SINGAPORE - One of the themes of last month's IP Week@SG was how Singapore is aspiring to be a hub for managing intellectual property (IP) such as copyrights, patents and design rights.
The idea behind it is that strong protection of intellectual property rights will help to foster creativity among authors, inventors and designers by giving them a financial incentive. The result, it is said, will be new inventions that benefit society.
But do IP rights really foster creativity?
Take copyrights. If they encourage people to create, why should dead authors have them? The Copyright Act confers copyright on an author in Singapore for life - and 70 years after death.
Perhaps the authorities believe that longer copyright protection periods add to the incentive. Yet decades of research show that financial rewards don't really encourage creativity.
The emergence of the open source movement supports this finding. Numerous computer programmers across the world work together to write and debug open source software without any expectation that they will hold copyright or be paid for their efforts. Instead, most appear to participate because of an innate drive to do good for society.
Perhaps some hope to win their peers' approval, enhancing their employability. But this cannot explain the emergence of online projects, such as Wikipedia, fan videos and fan fiction, that aren't likely to lead to money or jobs.
Moreover, there have always been starving poets, artists and writers. In other words, creative types don't seem to fit the economic model of humans as rational profit maximisers.
There are now 50 years of studies in psychology showing that external inducements or extrinsic rewards, especially money, can help motivate people when it comes to dull, routine tasks. But such things don't motivate and may, in fact, reduce creativity.
A 2002 study of open source software writers found that they valued the "learning and enjoyment, a sense of ownership, control over the work product, and a sense of membership in a community". Apart from these motivators of creativity, a sense that they were giving back to society was also reported.
By contrast, rewarding people based on performance has been shown to impair an individual's sense of control and ownership of a task. This tends to encourage people to think about a task as a means to an end rather than an end in itself.
Maybe the drivers of creativity are more "spiritual" than economic. This is what Roberta Kwall argued in her 2009 book, The Soul Of Creativity. Consider the Shakers, a religious group that fled persecution in England in the late 18th century to set up communes in the United States. They invented the metal pen nib, the flat broom, a mechanical washing machine, clothes pegs and others. Creating labour-saving devices freed them up for religious activities, so to create was a type of religious expression.
Religion apart, many struggling artists feel they have a personal duty to transform the world. This is an innate drive that has nothing to do with money. Their motive may also be regarded as spiritual.
So the idea that the enforcement of copyright is somehow linked with creativity is difficult to maintain.
In fact, copyrights were originally put in place not to promote creativity but to promote the interests of a business monopoly and protect the political interests of the English ruling class.
In 1476, William Caxton brought the printing press from Europe to London, thus ending the copying of books by hand. In London, a new business sector of printing emerged and a guild called The Worshipful Company of Stationers and Newspaper Makers was formed. Its membership included printers, booksellers, bookbinders and illustrators - but not authors. Once a member had registered a particular title with the guild, he had exclusive "copyright" in perpetuity to print copies and sell them.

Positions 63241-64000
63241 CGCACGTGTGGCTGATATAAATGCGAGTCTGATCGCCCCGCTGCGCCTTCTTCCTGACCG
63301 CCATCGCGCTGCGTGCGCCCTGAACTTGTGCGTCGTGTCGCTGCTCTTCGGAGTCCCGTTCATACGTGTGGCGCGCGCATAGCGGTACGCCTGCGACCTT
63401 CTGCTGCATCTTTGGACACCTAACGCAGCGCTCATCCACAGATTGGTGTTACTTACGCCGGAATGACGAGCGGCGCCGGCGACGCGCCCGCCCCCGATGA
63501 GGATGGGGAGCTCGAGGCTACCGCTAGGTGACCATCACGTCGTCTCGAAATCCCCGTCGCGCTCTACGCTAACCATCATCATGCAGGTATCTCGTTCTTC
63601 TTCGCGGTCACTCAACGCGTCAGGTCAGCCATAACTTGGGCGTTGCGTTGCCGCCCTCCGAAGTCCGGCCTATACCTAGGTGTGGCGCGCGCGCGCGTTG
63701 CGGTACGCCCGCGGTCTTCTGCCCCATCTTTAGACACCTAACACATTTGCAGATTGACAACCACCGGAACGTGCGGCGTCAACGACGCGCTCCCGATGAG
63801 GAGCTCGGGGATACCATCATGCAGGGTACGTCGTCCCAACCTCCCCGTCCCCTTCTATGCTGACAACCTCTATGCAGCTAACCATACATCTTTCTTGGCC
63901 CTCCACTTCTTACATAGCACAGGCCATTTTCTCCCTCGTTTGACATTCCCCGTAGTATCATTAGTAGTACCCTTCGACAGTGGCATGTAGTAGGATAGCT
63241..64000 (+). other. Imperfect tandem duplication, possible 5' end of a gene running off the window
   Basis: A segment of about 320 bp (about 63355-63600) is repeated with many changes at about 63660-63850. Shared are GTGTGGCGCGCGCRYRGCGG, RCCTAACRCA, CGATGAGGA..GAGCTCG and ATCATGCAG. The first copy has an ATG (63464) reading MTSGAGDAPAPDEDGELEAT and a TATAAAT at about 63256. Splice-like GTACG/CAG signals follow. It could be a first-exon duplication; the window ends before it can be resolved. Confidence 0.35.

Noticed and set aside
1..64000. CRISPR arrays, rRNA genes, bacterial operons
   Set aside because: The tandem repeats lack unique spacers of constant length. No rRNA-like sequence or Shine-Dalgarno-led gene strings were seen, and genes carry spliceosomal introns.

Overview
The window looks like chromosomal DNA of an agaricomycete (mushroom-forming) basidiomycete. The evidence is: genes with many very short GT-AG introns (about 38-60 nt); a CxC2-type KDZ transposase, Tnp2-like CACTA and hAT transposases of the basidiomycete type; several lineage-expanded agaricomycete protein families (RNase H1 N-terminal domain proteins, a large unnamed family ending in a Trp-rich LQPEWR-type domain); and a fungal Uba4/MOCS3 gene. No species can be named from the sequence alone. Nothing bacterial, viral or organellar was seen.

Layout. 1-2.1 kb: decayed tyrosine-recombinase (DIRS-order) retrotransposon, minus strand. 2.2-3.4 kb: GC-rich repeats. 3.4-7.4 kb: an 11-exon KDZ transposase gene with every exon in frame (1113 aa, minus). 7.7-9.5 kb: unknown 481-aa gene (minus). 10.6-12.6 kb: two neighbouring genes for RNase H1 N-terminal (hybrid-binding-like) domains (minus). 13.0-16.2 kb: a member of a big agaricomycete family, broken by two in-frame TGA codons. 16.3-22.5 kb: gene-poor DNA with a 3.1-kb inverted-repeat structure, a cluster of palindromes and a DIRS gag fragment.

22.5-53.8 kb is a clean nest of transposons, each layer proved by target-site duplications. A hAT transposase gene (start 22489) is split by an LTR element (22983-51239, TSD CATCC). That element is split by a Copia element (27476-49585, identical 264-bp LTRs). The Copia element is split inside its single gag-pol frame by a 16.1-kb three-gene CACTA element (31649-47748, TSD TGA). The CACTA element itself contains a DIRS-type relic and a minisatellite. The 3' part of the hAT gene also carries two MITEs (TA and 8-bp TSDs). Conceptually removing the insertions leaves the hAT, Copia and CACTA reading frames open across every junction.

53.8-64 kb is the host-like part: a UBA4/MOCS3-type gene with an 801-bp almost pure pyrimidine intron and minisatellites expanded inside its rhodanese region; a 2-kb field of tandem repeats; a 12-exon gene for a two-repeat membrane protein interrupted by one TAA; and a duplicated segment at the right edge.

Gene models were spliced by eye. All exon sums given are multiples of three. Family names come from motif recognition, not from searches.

Conferred by the Crown, the guild's charter gave its members a national monopoly. According to Lyman Ray Patterson's Copyright In Historical Perspective (1968), this was because the guild formed a strategic partnership with the Crown, which was concerned about the possible circulation of works that might promote political and religious unrest.
Only guild members could make copies - "copyrights" - and sell them in all of England. In return for this monopoly, the guild made sure that "undesirable" books were never published.
Copyrights remained exclusive to the guild for well over two centuries. Only in 1710, by the Statute of Anne, were authors finally accorded copyrights as well.
But since the Stationers just had to pay authors to hand over their copyrights in return for getting their works published, in practice, copyrights still remained with members of the guild.
Some argue that, when the US adopted its first federal Copyright Act in 1790, copied almost verbatim from the Statute of Anne, Congress believed that it was IP monopolies that made business flourish in England.
In the home country, the economy was expanding during what was then the early part of the Industrial Revolution. Adopting this copyright law, Congress hoped, would help the new nation called the US to industrialise quickly.
In common law jurisdictions such as England, Singapore and other former colonies, the idea that copyright was linked to creativity was more of an afterthought. Copyright recognition supposedly encouraged people to produce things for the good of society by giving them a financial incentive to do so. But until late in the 19th century in England when public schooling began, copyrighted books were not accessible to the illiterate masses anyway.
In reality then, copyright is a holdover from a history that had less to do with a coherent set of ideas about IP and more to do with business. It was always true - and still is to this day - that publishers make the bulk of the profits from books, not the authors themselves.
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